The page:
Former FAMU Presidents Appeal for Harmony
By St. Clair Murraine
Outlook Staff Writer
It might have been the setting of the sanctuary inside Bethel Missionary Baptist Church that had participants – one after another – expressing harmony during the Aug. 27 news conference.
They gathered in front of a throng of reporters as a prelude to a recognition banquet later in the evening that hailed the legacy of seven former living FAMU presidents and the university’s current leader Elmira Mangum. An estimated 400 people packed into FAMU’s grand ballroom for the event, a fund-raiser for FAMU’s athletic department.
The Bethel Empowerment Foundation staged the banquet as part of its effort to raise $100,000. But money wasn’t even a part of the conversation when the honorees met the media.
Solidarity was the main topic.
Frederick Humphries who served the longest of any of the seven (1985-2001) was most succinct in making the case for cohesion in moving the university forward.
It was obvious that Humphries, whose era was arguably the best times in recent years for the university, was concerned about a highly publicized spat between Mangum and Board of Trustees chairman Rufus Montgomery.
Near the end of a 10-minute speech, Humphries looked to Mangum on his right and Montgomery on his left with a specific message.
“It is now the responsibility of you and the chairman, Rufus,” Humphries said, looking at Mangum. “So, do a good job. Stay together and remember you’ve got all of us to back you up.
“You can call on anybody standing up here to help move the agenda forward. We love all of you; not one over the other. All of you. You have our university in your hands. Use us.”
While Montgomery was brief in his remarks, Mangum concurred with what Humphries would say later.
“The legacy of Florida A&M is important for us to protect and also for us to build upon for our students in the future,” she said, “making sure that our brand continues throughout the 21st century.”
While there might be some challenges in doing so, FAMU could overcome them just as it has many times in its 100-year history, former interim president Larry Robinson said.
“I can only imagine on Oct. 3, 1887 what challenge our founders faced,” he said. “What challenges did they face during the great depression and during the era of Jim Crow.
FAMU persevered (because) those individuals had what it took; they had a vision to get us where we are today. I think it’s our responsibility now to ensure that wasn’t in vain.”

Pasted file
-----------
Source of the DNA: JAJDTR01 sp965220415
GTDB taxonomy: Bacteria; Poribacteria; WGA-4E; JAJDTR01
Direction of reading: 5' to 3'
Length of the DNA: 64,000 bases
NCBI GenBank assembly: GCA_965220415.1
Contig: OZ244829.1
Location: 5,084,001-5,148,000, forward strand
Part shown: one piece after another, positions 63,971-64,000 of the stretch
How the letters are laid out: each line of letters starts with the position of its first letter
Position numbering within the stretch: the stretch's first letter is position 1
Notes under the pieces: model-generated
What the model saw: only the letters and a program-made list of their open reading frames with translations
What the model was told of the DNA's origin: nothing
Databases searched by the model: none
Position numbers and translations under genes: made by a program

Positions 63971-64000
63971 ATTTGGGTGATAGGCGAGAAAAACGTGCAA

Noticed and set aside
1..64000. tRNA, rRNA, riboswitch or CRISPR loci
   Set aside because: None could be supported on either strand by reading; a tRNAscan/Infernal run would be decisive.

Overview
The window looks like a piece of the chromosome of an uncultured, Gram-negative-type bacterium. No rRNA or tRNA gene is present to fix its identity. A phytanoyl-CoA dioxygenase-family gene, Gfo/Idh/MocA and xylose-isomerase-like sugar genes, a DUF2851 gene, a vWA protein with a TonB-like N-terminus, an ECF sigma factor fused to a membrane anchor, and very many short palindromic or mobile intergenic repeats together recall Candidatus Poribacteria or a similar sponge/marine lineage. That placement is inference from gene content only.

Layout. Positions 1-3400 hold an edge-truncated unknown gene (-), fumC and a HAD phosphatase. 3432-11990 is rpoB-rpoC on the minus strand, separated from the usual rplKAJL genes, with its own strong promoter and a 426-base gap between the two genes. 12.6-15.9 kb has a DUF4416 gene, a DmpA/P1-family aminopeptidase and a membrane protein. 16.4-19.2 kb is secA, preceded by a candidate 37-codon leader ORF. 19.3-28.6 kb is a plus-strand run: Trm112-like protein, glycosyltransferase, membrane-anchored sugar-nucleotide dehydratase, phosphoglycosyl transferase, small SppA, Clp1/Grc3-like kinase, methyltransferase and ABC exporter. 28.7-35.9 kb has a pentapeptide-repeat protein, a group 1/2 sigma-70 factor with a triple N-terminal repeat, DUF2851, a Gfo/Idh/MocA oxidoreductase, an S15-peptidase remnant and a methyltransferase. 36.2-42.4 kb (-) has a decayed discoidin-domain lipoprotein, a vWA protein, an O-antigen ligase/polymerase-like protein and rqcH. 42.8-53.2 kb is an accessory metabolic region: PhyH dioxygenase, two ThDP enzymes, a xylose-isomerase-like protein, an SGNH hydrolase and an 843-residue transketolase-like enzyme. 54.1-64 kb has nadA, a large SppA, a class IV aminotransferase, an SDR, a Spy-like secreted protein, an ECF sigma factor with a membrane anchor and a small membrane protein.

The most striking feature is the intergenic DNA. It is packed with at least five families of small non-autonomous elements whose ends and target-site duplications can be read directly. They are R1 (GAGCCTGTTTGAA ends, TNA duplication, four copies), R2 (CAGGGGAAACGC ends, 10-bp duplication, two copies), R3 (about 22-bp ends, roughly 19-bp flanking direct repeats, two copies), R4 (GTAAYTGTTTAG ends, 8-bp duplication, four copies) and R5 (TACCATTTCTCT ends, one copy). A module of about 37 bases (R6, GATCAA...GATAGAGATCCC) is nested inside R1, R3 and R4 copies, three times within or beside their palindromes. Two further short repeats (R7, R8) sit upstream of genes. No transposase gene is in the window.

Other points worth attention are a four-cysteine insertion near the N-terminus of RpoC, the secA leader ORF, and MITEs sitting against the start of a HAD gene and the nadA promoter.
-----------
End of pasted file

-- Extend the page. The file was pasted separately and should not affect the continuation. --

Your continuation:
Humphries cited several other events in FAMU’s history, including university students’ participation in the Montgomery (Ala.) march, to make his cause for the legacy of the school.
Walter Smith, whose term ran from 1977-1985, used a more personal story to illustrate the need for harmony among the school’s current leaders. He talked about how, as a boy, he would follow his father on campus with a mule and cart picking up trash.
“If we don’t unify, FAMU will fall apart like a lot of the HBCUs who have not been able to retain their strength,” Smith said. “You saw some people stand here today who are strong FAMUans.”
“We must find a way to have cement that will not break; that will not separate. We must learn to continue to be the greatest institution in the world.”
Mangum moved the conversation to the future of FAMU when she announced that Robinson would head up a strategic planning committee. Robinson was interim president before Mangum took over last year.
Robinson said the assignment before the committee is to prepare a road map to implement the university’s message, focusing on how to get to their goals through a comprehensive process that will include stakeholders and students.
“We have to define (goals) and one of the mechanisms that we will use is a series of meetings to hear from stakeholders (concerning) what are the important things we need to focus on from 2015 forward, with regard to being the most effective university that we can,” he said.
Throughout the ceremony that followed later, participants praised the effort of the Bethel Foundation and expressed their appreciation, still emphasizing their earlier call for unity.
“Our legacy is vested in the success of this institution,”
Humphries said. “Our legacy depends on it.”